The Clásico RCN, an integral part of Colombia's cycling heritage

The Clasico RCN has long been regarded as Colombia's second most important stage race (after the Vuelta A Colombia). These days, the race is held in late September (into early October,) though its location in the calendar has changed many times since 1961. 

In the 1980s, the race became a common stop for European teams. Pascal Simon, Laurent Fignon, Bernard Hinault, Greg Lemond, Sean Kelly and Claudio Chiappucci all made the pilgrimage to Colombia in order to take on famed Andean climbs like the 52 mile (83 km) Alto de Letras. But despite the impressive list of foreign riders who have taken on the Clasico, only one has managed to win it, Oscar Sevilla. Other winners include Luis Herrera, Fabrio Parra, Pacho Rodriguez, Alvaro Mejia, and Rafael Antinio Niño, who won the race a record five times.

As has always been the case, the event is sponsored by RCN, one of the oldest radio and television networks in Colombia. These days, the race is also sponsored by EPM, the company behind the EPM-Une team

This year's race starts in the coastal city of Cartagena on September 28th, and finishes in Tunja (in the cycling-mad department of Boyaca) on October 7th. If you speak Spanish, you can follow the race through Radio RCN online. I'll post links to the live audio feeds once the race starts. 

Here's a quick overview of the race's past:

The feared Club Singer team claimed the overall title in the 1971 edition. At least at first. The day after the last stage, Alvaro Pachon was disqualified due to a positive test, so the title was given to Rafael Niño. A couple of years ago, I spoke with Pachon at his bike shop in Bogota, and he proudly told me how his team was so strong, that they struck fear in the competition. Looking at this picture, and despite the director's smile, I'd have to agree. From left to right: Jorge Gonzalez, Efrain Forero (director, and first winner of the Vuelta a Colombia), Juan de Dios "Escobita" Morales, and Fabio Navarro.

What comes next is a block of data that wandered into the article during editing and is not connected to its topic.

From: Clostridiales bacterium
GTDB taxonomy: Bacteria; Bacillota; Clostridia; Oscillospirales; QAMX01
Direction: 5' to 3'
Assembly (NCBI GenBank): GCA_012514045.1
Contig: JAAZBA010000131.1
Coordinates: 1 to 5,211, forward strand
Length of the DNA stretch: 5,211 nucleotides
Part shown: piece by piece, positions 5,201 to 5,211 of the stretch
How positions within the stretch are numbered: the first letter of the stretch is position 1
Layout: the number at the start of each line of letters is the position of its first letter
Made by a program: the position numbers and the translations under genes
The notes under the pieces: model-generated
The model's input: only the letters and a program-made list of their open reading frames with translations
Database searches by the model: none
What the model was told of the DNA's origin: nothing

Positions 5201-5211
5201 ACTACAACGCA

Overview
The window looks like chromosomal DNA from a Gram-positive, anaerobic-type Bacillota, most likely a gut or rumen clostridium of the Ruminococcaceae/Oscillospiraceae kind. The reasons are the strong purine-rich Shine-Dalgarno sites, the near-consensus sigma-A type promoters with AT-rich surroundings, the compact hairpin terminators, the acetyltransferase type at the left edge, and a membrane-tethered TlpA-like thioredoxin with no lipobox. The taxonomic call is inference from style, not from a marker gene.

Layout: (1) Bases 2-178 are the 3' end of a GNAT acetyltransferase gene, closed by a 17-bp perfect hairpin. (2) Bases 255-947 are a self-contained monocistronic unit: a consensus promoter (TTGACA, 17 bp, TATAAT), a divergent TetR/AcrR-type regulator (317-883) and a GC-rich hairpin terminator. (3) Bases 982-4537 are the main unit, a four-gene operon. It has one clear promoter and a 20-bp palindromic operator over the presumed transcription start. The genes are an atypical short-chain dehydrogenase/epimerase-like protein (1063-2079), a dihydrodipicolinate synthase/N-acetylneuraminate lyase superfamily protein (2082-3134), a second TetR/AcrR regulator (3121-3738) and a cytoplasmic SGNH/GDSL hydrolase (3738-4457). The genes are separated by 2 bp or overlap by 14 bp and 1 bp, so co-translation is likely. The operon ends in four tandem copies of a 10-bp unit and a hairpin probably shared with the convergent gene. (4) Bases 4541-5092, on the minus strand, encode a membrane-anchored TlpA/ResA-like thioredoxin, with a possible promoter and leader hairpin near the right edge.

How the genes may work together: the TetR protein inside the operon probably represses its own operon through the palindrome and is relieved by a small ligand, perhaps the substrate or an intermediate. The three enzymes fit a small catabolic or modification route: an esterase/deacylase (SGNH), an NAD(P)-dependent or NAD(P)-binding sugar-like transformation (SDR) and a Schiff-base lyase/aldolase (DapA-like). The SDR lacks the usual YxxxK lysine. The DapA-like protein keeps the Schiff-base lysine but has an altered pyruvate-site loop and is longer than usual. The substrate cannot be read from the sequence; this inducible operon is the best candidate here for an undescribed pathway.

Race leaders pose for the camera before the stage starts. From left to right: Gonzalo Marin (who was later responsible of plotting one of the deadliest terrorist attacks in Colombian history, and was subsequently assassinated), Fabio Navarro, Edgar Rios, Patrocinio Jimenez (one of the first Colombians to ride the Tour), Samuel Cabrera (who went on to ride with both Varta, Cafe de Colombia and Reynolds).

Early on in the race's history, European riders were attracted to the Clasico. Here, the Fiat-Trattori team can be seen as they hold four out of the five jerseys at an early stage in the race.

For several years during the 1980's, a female version of the Clasico RCN took place at the same time as the men's race. The female version (which was 8 days long) was widely known as one of the most grueling stage race's in the women's calendar. The race was commonly dominated by Jeannie Longo, but Colombians like Rosa Emma Rodriguez, Alicia Bulla, Adriana Muriel and Martha Luz Lopez were able to shine on home soil. They represented the female teams for some of the leading men's squads of the time: Cafe De Colombia, Postobon, and Pony Malta.

Only at the Clasico RCN. Hinault practices the podium duties he'd go on to fulfill after retiring, as he awards Herrera a watch for winning a stage. On his left wrist, Herrera still wears the Casio watch that he had for much of his career. As a result of Herrera wearing that watch (a super thin model, with the digits at a 45 degree angle) without fail, I begged my parents on several occasions to buy me one like it.

Pope John Paul II is given the overall winner's jersey that Pacho Rodriguez won at the Clasico RCN in 1985. Giving the Pope the jersey is ZOR director Javi Minguez. 

The race in 1986 was billed as a duel between Herrera and Hinault. This prompted RCN to run these TV commercials, which showed a bizarre cowboy-style showdown between the two. Subtitled.

An overview of the race in 1983, including highlights of the European and American riders and teams that traveled to Colombia in order to compete in the race. Subtitled.